Today’s life sentence for Tony Hernández comes at an especially awkward time for the Honduran president. This week U.S. Vice President Kamala Harris, who has been tasked with addressing the surge of migration at the southern border since President Joe Biden took office, is set to begin calling Central American leaders - including Hernández.

Biden recently pledged $4 billion in a multi-year investment project in Central America, primarily in Honduras, El Salvador and Guatemala, where the majority of migrants arriving at the U.S. border come from. However, the aid has also seen pushback from his fellow Democrats, who want funds to go towards civil organizations and NGOs in the region, rather than governments, largely due to ongoing corruption problems within government institutions.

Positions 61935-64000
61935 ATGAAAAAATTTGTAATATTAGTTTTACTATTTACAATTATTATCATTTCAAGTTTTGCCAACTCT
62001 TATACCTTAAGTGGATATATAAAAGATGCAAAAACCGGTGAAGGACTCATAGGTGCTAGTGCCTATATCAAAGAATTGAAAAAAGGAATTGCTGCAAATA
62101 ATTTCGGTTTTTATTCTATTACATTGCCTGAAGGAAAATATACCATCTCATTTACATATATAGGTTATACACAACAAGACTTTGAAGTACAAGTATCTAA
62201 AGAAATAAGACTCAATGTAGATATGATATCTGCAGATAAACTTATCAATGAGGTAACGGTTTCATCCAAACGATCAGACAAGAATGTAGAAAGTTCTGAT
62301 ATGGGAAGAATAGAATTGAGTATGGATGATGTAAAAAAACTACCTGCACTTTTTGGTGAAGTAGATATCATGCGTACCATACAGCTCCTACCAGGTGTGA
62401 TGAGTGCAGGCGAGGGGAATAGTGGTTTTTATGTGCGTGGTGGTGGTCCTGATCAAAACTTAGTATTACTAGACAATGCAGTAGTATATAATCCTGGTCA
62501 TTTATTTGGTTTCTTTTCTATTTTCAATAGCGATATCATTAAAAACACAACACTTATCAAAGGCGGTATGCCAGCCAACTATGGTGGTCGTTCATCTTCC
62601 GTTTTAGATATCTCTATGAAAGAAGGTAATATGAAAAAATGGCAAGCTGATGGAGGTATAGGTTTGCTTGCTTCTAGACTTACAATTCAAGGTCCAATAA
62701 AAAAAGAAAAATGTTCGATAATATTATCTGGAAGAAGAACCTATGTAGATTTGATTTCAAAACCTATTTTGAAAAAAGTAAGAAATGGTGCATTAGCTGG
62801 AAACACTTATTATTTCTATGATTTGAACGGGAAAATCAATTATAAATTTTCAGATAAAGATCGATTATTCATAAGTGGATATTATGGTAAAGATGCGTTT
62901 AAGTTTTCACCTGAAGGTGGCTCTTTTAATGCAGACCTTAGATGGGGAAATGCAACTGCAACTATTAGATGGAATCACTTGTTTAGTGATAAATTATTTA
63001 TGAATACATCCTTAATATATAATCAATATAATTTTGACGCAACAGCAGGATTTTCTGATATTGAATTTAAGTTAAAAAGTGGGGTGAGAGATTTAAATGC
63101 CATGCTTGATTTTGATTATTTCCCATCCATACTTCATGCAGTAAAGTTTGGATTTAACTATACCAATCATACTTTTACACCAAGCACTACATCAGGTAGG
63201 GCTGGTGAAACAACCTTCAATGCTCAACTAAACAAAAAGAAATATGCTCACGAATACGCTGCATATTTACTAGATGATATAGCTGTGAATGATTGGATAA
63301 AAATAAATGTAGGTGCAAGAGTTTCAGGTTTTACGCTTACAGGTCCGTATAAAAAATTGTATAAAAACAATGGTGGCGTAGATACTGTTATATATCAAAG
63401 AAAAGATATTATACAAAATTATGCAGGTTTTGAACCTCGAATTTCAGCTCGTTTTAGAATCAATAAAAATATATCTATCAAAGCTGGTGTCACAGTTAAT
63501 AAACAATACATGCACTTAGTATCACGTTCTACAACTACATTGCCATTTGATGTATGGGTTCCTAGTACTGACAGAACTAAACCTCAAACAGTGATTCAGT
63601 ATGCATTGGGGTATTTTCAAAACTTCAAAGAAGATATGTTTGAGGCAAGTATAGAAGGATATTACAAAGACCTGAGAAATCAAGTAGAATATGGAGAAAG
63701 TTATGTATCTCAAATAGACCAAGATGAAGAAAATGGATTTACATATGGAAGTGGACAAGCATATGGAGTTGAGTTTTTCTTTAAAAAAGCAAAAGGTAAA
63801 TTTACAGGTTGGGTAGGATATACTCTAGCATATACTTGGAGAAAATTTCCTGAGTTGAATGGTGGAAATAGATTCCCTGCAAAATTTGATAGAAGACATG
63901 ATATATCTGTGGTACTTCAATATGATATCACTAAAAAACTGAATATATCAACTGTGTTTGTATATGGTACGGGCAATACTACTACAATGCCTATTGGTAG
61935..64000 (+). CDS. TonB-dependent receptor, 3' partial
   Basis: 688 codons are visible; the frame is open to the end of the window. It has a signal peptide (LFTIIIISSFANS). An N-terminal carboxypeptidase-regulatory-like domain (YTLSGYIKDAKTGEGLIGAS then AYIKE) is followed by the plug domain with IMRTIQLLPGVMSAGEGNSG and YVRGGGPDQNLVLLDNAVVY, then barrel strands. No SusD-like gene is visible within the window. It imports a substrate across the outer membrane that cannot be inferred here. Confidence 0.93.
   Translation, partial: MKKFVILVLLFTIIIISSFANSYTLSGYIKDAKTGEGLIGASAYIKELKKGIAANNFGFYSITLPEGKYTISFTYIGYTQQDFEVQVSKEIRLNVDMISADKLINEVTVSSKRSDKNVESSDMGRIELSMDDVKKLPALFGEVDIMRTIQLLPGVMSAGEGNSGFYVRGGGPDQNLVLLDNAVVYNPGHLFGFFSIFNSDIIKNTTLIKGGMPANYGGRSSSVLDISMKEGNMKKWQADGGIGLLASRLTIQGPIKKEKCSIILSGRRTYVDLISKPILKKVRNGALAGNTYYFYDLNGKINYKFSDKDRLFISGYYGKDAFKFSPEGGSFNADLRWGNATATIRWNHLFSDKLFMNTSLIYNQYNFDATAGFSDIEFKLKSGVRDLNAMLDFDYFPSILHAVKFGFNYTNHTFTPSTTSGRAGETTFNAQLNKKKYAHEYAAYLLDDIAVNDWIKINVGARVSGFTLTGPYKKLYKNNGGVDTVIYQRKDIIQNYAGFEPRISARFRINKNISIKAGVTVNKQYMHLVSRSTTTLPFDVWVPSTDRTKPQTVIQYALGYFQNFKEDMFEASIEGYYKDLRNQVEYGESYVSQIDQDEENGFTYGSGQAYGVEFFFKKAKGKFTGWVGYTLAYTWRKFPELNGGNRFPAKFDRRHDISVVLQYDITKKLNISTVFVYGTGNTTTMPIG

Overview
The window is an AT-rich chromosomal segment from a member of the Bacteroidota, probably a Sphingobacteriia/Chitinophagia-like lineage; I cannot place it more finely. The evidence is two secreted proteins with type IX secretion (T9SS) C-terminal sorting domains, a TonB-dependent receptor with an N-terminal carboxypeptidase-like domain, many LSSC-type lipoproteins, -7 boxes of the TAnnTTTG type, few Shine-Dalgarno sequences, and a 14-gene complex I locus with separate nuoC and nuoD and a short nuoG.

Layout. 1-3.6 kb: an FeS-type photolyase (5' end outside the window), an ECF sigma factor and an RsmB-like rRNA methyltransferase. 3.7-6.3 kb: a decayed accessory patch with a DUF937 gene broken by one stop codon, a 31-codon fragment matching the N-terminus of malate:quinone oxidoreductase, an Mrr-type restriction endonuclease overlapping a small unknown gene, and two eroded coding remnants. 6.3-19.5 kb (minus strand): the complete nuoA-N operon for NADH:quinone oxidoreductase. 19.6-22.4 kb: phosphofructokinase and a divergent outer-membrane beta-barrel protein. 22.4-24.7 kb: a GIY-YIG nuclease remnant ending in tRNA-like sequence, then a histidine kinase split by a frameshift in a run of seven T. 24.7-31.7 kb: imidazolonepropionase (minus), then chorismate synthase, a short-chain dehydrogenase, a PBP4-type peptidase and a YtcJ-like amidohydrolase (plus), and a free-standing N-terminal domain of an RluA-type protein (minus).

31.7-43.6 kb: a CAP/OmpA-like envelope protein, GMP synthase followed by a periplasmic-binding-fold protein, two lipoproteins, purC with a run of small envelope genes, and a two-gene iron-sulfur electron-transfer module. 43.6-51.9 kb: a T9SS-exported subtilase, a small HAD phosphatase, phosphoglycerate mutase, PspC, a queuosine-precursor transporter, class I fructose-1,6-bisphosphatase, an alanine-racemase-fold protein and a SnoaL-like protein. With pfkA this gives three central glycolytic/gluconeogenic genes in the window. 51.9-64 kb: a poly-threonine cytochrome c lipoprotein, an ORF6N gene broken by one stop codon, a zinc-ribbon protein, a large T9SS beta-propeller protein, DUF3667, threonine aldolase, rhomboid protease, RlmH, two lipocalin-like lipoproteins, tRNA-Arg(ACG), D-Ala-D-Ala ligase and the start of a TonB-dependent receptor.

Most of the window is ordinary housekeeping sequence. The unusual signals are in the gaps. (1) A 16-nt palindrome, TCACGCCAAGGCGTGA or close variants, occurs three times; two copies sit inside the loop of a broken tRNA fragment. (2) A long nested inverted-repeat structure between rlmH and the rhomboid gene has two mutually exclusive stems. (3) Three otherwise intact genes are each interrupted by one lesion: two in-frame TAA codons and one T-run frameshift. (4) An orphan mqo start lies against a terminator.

Rep. Norma Torres of California, who spearheaded the bill aimed at sanctioning Hernández, sent a public letter requesting that the State Department and White House restrict foreign aid to governments in Central America, mentioning how “Honduras' President, Juan Orlando Hernández, protected drug traffickers while boasting about bringing drugs into the U.S.”

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The blatant and repeated mention of Juan Orlando Hernández and his involvement in the drug trade is a far cry from the Donald Trump White House, which mostly turned a blind eye to the snowballing drug trade allegations against him as the governments worked together to stem migration. And while Biden has yet to directly call out Hernández, he’s signalled that he intends to review the relationship between the two countries.